Minuscule 73

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Minuscule 73
New Testament manuscript
Text Gospels
Date 12th century
Script Greek
Now at Christ Church, Oxford
Size 25.1 cm by 20.7 cm
Type Byzantine text-type
Category V
Note full marginalia

Minuscule 73 (in the Gregory-Aland numbering), ε 260 (von Soden),[1] is a Greek minuscule manuscript of the New Testament, on parchment leaves. Palaeographically it has been assigned to the 12th century.[2] The manuscript has complex contents with full marginalia.


The codex contains complete text of the four Gospels on 291 leaves (size 25.1 cm by 20.7 cm). The text is written in one column per page, 21 lines per page.[2]

The text is divided according to the κεφαλαια (chapters), whose numbers are given at the margin, and their τιτλοι (titles) at the top of the pages, but this system is not complete. There is also another division according to the smaller Ammonian Sections (Matthew 341, Mark not complete, Luke 349, John 229 – 21:17), with references to the Eusebian Canons (written below Ammonian Section numbers).[3]

It contains the Eusebian tables, the tables of the κεφαλαια (tables of contents) are placed before every Gospel, few lectionary markings at the margin (for liturgical use), and pictures.[3][4]


The Greek text of the codex is a representative of the Byzantine text-type. Hermann von Soden classified it to the textual family Kx.[5] Aland placed it in Category V.[6] According to the Claremont Profile Method it represents Kx in Luke 10 and Luke 20. In Luke 1 it has mixed text.[5]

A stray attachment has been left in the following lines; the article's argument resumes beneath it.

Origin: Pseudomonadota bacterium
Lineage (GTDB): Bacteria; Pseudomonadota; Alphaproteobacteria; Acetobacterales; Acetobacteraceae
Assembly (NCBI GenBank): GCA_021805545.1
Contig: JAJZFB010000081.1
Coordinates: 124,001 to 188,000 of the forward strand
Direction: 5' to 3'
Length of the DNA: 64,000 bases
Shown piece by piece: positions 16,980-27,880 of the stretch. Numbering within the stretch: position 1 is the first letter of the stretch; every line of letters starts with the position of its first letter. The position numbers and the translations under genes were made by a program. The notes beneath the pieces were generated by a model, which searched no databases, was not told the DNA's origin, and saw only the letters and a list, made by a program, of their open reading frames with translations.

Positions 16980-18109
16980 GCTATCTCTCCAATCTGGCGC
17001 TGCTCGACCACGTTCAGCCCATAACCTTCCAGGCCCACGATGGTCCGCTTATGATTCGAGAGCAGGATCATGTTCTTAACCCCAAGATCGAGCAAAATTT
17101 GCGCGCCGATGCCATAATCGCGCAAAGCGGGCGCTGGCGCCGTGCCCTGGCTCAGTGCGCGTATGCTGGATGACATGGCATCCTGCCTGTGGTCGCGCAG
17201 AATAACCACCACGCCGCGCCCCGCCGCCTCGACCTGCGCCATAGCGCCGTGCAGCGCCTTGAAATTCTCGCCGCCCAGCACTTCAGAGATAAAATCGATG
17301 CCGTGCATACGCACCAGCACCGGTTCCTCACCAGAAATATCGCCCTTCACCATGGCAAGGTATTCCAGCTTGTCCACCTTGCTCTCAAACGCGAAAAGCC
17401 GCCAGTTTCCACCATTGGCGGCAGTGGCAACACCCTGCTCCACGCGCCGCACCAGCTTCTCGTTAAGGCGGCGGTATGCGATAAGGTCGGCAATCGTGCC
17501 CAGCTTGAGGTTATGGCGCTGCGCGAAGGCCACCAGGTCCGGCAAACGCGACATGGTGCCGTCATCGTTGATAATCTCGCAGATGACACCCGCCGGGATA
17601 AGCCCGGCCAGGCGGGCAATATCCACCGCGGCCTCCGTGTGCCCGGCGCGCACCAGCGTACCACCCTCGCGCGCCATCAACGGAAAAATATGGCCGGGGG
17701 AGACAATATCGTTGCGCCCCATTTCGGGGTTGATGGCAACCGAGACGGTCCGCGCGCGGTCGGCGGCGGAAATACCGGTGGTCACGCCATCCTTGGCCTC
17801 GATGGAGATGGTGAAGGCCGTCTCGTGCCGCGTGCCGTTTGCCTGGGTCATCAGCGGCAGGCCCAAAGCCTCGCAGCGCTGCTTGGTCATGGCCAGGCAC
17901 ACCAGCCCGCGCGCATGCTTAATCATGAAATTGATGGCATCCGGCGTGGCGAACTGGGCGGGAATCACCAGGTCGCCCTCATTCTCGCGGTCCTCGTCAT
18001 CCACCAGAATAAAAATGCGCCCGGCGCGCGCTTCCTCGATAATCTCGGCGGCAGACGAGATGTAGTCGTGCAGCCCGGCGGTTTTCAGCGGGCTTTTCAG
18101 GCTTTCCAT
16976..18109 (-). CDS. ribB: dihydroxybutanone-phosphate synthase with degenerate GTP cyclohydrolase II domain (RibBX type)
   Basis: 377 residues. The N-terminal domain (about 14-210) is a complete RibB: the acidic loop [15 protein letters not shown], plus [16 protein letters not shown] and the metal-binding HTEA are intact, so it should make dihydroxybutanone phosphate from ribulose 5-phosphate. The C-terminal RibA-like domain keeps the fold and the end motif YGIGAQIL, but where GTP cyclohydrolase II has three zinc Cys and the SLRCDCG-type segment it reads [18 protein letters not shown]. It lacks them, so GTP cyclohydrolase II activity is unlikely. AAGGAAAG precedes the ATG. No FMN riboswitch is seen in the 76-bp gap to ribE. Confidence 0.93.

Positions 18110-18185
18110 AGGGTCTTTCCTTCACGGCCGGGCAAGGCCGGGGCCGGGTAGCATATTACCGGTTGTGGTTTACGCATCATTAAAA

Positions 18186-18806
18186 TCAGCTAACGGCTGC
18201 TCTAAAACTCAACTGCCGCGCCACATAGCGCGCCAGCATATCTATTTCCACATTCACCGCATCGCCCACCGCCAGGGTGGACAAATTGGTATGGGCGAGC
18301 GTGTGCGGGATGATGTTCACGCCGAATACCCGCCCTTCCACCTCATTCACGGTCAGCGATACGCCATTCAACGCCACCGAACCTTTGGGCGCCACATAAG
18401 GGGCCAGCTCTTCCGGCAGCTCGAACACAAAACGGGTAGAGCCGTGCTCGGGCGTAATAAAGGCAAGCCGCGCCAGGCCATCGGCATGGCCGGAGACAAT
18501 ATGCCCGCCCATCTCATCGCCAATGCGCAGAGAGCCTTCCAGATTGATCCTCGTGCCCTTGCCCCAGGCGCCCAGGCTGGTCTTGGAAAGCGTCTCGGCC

In John 8:8 the codex has unique textual addition: ενος εκαστου αυτων τας αμαρτιας (sins of every one of them). This textual variant have Codex Nanianus, 95, 331, 364, 413, 658, 700, 782, 1592 and some Armenian manuscripts. 652 has this variant on the margin added by a later hand. Minuscule 264 has this textual variant in John 8:6.[7]


It is marked Ex dono Mauri Cordati Principis Hungaro-Walachiae, Anno 1724.[4]

The manuscript came from Constantinople to England about 1724 and belonged to archbishop of Canterbury, William Wake (1657–1737), along with minuscule manuscripts 74, 506-520. Wake presented it to Christ Church, Oxford. In 1732 John Walker slightly collated it for Bentley.[8] It was examined by G. W. Kitchin. C. R. Gregory saw it in 1883.[3]

It is currently housed in at Christ Church, Oxford (Wake 26), at Oxford.[2]

See also[edit]


  1. ^ Gregory, Caspar René (1908). Die griechischen Handschriften des Neuen Testament. Leipzig: J. C. Hinrichs'sche Buchhandlung. p. 50. 
  2. ^ a b c K. Aland, M. Welte, B. Köster, K. Junack, "Kurzgefasste Liste der griechischen Handschriften des Neues Testaments", Walter de Gruyter, Berlin, New York 1994, p. 50.
  3. ^ a b c Gregory, Caspar René (1900). Textkritik des Neuen Testaments. 1. Leipzig: Hinrichs. pp. 145–146. 
  4. ^ a b Scrivener, Frederick Henry Ambrose; Edward Miller (1894). A Plain Introduction to the Criticism of the New Testament. 1 (4 ed.). London: George Bell & Sons. p. 204. 
  5. ^ a b Wisse, Frederik (1982). The Profile Method for the Classification and Evaluation of Manuscript Evidence, as Applied to the Continuous Greek Text of the Gospel of Luke. Grand Rapids: William B. Eerdmans Publishing Company. p. 54. ISBN 0-8028-1918-4. 
  6. ^ Aland, Kurt; Aland, Barbara (1995). The Text of the New Testament: An Introduction to the Critical Editions and to the Theory and Practice of Modern Textual Criticism. Erroll F. Rhodes (trans.). Grand Rapids: William B. Eerdmans Publishing Company. p. 138. ISBN 978-0-8028-4098-1. 
  7. ^ The Greek New Testament, ed. K. Aland, A. Black, C. M. Martini, B. M. Metzger, and A. Wikgren, in cooperation with INTF, United Bible Societies, 3rd edition, (Stuttgart 1983), p. 357.
  8. ^ Gregory, Caspar René (1900). Textkritik des Neuen Testaments. 1. Leipzig: Hinrichs. pp. 146, 169. 

Further reading[edit]